The upper left part of the graph contains words present in a small number of families, but in high frequency (present in most of the proteins of the corresponding family). In this where Wa is the number of abstracts in which the word a is case, we find words like ‘myoglobin’, ‘ras’, ‘phosphoglycer- found and S is the number of abstracts supplied for the query ate’, ‘metallothionein’ or ‘cytochrome’, which correspond to the common name of one or a few of the families included To evaluate whether a word constitutes a keyword in the in the analysis. The detection of other possibly meaningful particular query family, we compute the z-score for each words like ‘kinase’ and ‘receptor’ requires a more precise word. The z-score of a word a is defined as the difference between the frequency of a word in the query family minus To discriminate high-information-content words relevant the mean frequency of word in the background distribution, to the knowledge domain of protein function, it is essential divided by the deviation of the word background distribu- to combine the frequency of a word in the families with the number of families in which it is present. For example, ‘ki-nase’ is an extreme case since it has a high frequency only in a few families, three in this case, and it occurs very seldom in other families. Common words like ‘the’ are at the other This score gives an idea of the distance of the frequency of extreme; they are also very frequent, but are found in all pro- a word in a query family from the general distribution of this tein families. Intermediate cases between these extremes are word in the background set of families.
the interesting ones; for example, the word ‘membrane’ is Note that our procedure to obtain word frequencies is dif- found in almost all families, but in very different frequencies, ferent from a simple word counting and, therefore, the kinds ranging from 0 to 100%. It is in these cases where it is import- of distribution we are analyzing are also different from the ant to be able to annotate ‘membrane’ as a keyword only in typical Zipfian distribution (Zipf, 1935).
those families where its frequency is significant.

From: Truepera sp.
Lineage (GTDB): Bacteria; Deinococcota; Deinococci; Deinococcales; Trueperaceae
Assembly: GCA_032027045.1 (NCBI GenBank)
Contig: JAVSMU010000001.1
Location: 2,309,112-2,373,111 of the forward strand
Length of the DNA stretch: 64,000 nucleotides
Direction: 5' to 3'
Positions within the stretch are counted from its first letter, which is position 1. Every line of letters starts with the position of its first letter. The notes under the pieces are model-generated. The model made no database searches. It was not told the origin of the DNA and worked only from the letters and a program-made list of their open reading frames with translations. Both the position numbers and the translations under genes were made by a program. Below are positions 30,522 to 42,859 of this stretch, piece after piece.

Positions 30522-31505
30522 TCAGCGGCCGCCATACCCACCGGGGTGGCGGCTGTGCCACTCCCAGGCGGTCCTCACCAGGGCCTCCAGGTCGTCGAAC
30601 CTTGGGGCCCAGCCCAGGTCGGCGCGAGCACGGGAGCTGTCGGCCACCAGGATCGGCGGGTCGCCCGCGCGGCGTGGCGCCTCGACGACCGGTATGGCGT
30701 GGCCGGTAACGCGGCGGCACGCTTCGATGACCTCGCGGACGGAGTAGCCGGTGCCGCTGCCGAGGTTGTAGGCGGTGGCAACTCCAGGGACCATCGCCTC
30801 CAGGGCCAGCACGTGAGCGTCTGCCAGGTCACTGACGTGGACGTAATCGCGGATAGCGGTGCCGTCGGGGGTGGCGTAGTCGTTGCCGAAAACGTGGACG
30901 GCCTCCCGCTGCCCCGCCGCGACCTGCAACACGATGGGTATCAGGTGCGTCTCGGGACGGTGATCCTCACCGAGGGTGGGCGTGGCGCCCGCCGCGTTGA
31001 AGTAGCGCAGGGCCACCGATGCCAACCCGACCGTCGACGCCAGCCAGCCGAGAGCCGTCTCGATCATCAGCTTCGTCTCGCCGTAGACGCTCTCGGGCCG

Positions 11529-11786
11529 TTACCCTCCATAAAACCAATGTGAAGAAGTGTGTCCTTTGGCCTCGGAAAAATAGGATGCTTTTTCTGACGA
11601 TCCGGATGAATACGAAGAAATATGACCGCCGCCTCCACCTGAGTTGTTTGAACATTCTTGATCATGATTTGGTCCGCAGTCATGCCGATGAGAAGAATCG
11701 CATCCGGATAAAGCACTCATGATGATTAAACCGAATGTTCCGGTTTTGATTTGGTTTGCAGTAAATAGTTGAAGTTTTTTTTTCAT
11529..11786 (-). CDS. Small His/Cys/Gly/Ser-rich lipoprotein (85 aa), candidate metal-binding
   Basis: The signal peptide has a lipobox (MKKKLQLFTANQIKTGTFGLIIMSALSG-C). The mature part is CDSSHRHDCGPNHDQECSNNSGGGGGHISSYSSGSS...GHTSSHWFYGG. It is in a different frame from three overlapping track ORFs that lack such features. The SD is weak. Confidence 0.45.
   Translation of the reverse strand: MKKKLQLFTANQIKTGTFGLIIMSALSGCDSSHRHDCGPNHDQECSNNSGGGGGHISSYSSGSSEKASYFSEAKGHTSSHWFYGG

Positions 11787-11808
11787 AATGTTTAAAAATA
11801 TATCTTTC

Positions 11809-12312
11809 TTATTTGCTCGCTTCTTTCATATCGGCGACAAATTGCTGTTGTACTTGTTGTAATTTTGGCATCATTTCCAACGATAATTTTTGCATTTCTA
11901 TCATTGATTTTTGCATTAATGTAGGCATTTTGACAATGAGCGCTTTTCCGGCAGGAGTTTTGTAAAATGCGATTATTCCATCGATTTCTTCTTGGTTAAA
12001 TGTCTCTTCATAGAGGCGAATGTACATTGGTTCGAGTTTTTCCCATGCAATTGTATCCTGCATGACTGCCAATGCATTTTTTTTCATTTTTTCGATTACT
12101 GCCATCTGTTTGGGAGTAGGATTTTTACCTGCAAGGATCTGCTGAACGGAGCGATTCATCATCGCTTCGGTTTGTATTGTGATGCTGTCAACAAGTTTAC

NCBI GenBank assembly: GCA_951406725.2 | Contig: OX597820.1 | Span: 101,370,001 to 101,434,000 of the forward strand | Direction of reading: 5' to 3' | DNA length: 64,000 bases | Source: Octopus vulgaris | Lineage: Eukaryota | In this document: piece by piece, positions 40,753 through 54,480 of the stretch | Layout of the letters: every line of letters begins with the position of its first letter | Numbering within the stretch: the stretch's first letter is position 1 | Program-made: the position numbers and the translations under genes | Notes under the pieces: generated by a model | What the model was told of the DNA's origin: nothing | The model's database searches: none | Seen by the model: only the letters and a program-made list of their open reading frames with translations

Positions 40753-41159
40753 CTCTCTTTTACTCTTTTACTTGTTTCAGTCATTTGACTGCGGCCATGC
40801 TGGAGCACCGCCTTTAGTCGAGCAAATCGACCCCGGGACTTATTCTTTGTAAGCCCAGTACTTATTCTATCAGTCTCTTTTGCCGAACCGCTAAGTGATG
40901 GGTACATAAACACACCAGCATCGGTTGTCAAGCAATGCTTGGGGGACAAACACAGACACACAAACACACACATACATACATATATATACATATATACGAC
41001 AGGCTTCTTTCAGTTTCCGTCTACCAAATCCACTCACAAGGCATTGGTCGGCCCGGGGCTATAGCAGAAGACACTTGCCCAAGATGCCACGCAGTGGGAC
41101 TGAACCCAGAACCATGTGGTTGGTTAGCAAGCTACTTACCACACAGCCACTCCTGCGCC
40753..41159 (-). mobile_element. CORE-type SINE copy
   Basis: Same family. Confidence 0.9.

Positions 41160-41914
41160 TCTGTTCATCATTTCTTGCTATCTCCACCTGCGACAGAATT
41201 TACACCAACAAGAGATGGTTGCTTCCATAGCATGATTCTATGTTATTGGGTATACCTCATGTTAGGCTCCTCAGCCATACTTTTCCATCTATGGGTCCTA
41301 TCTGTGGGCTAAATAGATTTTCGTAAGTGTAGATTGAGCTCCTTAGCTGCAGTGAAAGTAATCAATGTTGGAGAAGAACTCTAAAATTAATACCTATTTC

It is conceivable that some words present in the query pro- The deviation of the distribution of word frequencies in the tein family will not be found in the small background dis- set of families is indicative of whether or not the word is tribution used here. At this point, we consider these new strongly associated with particular families, and is thus an words as significant ones, giving them a symbolic value of indication of the functional informational content of the ‘new’ instead of a numerical z-score.
The deviation of word distribution is given as: Selection of the most significant sentences Sentence boundaries were identified by inspection of the punctuation marks (i.e. ‘.’) of the abstracts associated to the query family. Cases in which punctuation marks are used for where Fa is the mean frequency of word a in the background abbreviations or for numerical annotations were ignored.
This simple process was found to perform well in most cases,given the simplicity of the language used in scientific ab- stracts. Other more elaborate methods have been attempted for non-scientific text (e.g. Reynar and Ratnaparkhi, 1997).
The extracted sentences are scored by averaging the z- score values of the individual words. During the analysis, it and n is the total number of families.
becomes evident that the sentences are very useful for inter- The dictionary of the background set of protein families, pretation of the keywords since they provide the appropriate and the frequency and deviation of its words to evaluate new The algorithm has been implemented in a Web server that Provided with a query family with an associated set of MED- accepts text from multiple abstracts, e.g. a concatenation of LINE abstracts, we can now evaluate the words that are like- abstracts proceeding from a search in MEDLINE. The re- ly to be important for the family (putative keywords) by com- sults are given as Web pages with relative links to facilitate information retrieval. The information provided includes First we compute the dictionary of the words used in the keywords, sentences and evaluated abstracts with their MEDLINE abstracts provided for the query family. The fre- corresponding scores. The keywords are linked to the sen- quency of each of these words is then calculated as: tences containing them, and the sentences themselves are M.A.Andrade and A.Valencia
linked to the abstracts in which they were found. If the ab- used is able to highlight significant words that are not very stracts have a MEDLINE identifier, they will be linked to the frequent, but differ significantly from the background, e.g.